I remembered that my old friend, James Jesus Angleton (long-time head of CIA’s counterintelligence operations) had been suspicious of the snipers, and so, as one had been convicted and the other was about to go on trial, it seemed a good time to ask the old spook about the latest developments in the war on terrorism.
It took several days. I think the ouija board got snafu’d during the hurricane, and it took a while to get it back in tune, but today I finally got a decent connection.
JJA: Good to hear from you, I was afraid something had happened–
ML: No, we’re still okay. Nervous, but okay. How does it look to you?
JJA: Well, it’s a bit frustrating, I don’t mind telling you. Obviously, the Supreme Being knows the whole story, but he doesn’t share information, so we have to make do with snippets from news broadcasts and the like. Not very satisfactory.
ML: I can imagine. I was calling primarily because you had speculated that the snipers might have been a sort of “probe” by the terror network, watching our reactions so that if and when they decided to mount large-scale operations inside this country, they’d have some operationally useful information. How does it look now?
JJA: It’s a bit maddening, frankly. Nobody seems to have followed up the most suggestive leads, namely the ones that said that Muhammed had organized phony passports for several people in the Caribbean. Terrorists need those, and it seemed to me that he might have been doing multiple tasks. But I haven’t seen any follow-up on that stuff.
ML: Right. But then again, if it was investigated, we wouldn’t necessarily know about it, would we?
JJA: No, you’re right. But the FBI in recent years has pretty much given up on intelligence work. It just does law enforcement (which makes me wonder why the president put the bureau and the Justice Department are in charge of the domestic war on terrorism). Maybe CIA has looked into it.
ML: Have you seen anything else that enhances your suspicion?
JJA: Yeah. The most interesting factoid to come out of the sentencing phase of Muhammed’s trial is that Muhammed and Malvo seem to have shot up Temple Beth El in Tacoma, Washington. The prosecutors say the bullet was tied to a gun to which Muhammad had access, and that Muhammad espoused anti-Semitic views. That again suggests that Muhammed may have been more than a lone homicidal nutcase. Someone with that kind of hate would be a prime target for recruitment by the terror network. And he was a recent convert to Islam; I’d like to know a lot more about his conversion. Who did it? What version of Islam was it? And so forth.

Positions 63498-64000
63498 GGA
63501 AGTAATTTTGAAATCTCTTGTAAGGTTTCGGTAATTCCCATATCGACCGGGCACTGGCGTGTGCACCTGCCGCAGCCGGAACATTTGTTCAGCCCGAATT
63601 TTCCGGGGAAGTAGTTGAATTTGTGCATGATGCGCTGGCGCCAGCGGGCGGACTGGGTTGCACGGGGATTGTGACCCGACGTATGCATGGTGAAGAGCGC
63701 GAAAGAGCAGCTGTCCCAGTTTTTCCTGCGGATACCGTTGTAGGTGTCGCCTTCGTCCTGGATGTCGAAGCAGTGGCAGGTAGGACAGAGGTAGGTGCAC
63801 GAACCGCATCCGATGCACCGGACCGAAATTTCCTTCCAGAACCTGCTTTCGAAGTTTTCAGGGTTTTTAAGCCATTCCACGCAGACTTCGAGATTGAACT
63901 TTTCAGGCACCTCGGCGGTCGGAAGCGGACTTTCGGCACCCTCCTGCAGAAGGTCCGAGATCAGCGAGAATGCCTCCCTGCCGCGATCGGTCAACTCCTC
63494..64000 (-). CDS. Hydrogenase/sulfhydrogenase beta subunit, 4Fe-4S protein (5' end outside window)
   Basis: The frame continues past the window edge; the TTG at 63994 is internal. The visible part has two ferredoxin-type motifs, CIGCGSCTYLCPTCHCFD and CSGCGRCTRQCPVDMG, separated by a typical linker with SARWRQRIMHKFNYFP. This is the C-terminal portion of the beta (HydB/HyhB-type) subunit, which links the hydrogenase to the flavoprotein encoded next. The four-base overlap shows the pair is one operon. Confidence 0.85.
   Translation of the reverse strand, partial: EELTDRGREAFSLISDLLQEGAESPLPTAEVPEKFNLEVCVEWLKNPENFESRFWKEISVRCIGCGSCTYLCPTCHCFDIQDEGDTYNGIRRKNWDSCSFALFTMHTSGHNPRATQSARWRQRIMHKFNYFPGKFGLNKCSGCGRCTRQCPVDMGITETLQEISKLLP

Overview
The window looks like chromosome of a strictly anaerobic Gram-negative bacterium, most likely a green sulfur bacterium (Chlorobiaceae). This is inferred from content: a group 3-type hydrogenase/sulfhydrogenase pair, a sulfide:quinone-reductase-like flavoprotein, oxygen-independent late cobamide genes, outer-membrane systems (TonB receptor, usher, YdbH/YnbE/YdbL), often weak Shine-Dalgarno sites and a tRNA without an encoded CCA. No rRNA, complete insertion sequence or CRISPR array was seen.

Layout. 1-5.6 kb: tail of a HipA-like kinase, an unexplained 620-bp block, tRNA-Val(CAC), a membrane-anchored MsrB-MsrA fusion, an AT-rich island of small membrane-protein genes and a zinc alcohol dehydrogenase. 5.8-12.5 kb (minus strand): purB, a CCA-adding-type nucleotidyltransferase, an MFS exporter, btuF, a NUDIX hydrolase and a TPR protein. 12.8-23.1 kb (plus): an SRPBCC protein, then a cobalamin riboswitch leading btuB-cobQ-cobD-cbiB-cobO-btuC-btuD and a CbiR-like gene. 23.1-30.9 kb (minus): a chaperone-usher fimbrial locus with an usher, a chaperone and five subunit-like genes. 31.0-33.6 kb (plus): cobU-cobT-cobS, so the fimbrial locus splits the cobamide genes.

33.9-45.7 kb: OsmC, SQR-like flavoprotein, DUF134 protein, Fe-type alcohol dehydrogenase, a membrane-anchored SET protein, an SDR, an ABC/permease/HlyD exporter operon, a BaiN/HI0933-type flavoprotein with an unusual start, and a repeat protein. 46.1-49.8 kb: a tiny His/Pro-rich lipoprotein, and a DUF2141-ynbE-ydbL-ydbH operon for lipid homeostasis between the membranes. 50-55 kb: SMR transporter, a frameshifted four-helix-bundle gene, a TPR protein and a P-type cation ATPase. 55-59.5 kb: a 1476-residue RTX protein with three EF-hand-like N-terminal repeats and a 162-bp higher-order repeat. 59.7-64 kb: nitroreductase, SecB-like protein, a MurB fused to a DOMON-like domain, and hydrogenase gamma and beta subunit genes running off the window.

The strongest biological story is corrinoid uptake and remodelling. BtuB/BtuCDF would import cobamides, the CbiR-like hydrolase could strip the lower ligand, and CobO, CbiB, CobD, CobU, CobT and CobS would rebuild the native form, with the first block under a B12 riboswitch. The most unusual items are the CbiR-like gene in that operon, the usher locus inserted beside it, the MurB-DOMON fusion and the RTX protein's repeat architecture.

ML: If you were in charge of domestic counterintelligence how would you go about it?
JJA: The first thing is to create a proper counterintelligence structure, which we do not have, even at CIA. Just look at the penetrations in Guantanamo! Three different people, some of whom were handling sensitive materials. That tells you everything you need to know, because the folks in charge include both Pentagon and agency people.
Just turning it over to Homeland Security does nothing. In fact, in many ways it makes things worse, because you now have a federal agency that is required to coordinate with 50 different state agencies, all “fighting terrorism.” Most of those people have no background in counterintelligence, and since all those agencies are hiring Arabic speakers as fast as they can, it’s a virtual certainty that there are some enemy agents among them.
ML: I’m told that we’re making lots of arrests, both at home and overseas. The public doesn’t see these because they’re secret.
JJA: No doubt that is happening, and as there are more and more terrorist attacks against allies, they will work harder and share more information with us, hoping that we will act vigorously. It seems that the Italians, Spaniards, and Germans are being particularly helpful, and I expect lots of help from the Turks in short order. They aren’t very understanding of terrorists who kill hundreds of Turkish citizens.
ML: Yeah, that’s my impression, too. And, after all, we haven’t had another attack since 9/11, so we must be doing something right.
JJA: Undoubtedly we are. But all the political correctness blinds us to profitable lines of investigation. One of the great strengths of democratic societies is that the people generally cooperate with the authorities. But they have to be told what to look for. Remember that the snipers were caught because somebody at a rest stop spotted them, and told the authorities. Meanwhile, our experts were looking for a white van–that never existed.
ML: So what should we tell the people?
JJA: Tell them that there are certainly terror cells in the country, and that the terrorists do not necessarily come from the Middle East (remember Johnny Jihad) or have dark skin. But they do have radical beliefs, and so people should pay attention to activities at their local mosques, etc. I’d pay particular attention to activities on college campuses and in the prisons, where recruiting is undoubtedly going on.
ML: And what would you say when people start yelling about racial profiling?
JJA: I would say–the ouija board started to gasp and wheeze–common sense is a better guide than “correctness” (his voice was fading). Constitution doesn’t require suicide, does it?
And that was the end. I hope next time he’ll fill in the missing words, because he was very agitated. Or so it seemed. It always was hard to tell with him unless you could see his eyes.
–Michael Ledeen, an NRO contributing editor, is most recently the author of The War Against the Terror Masters. Ledeen is Resident Scholar in the Freedom Chair at the American Enterprise Institute.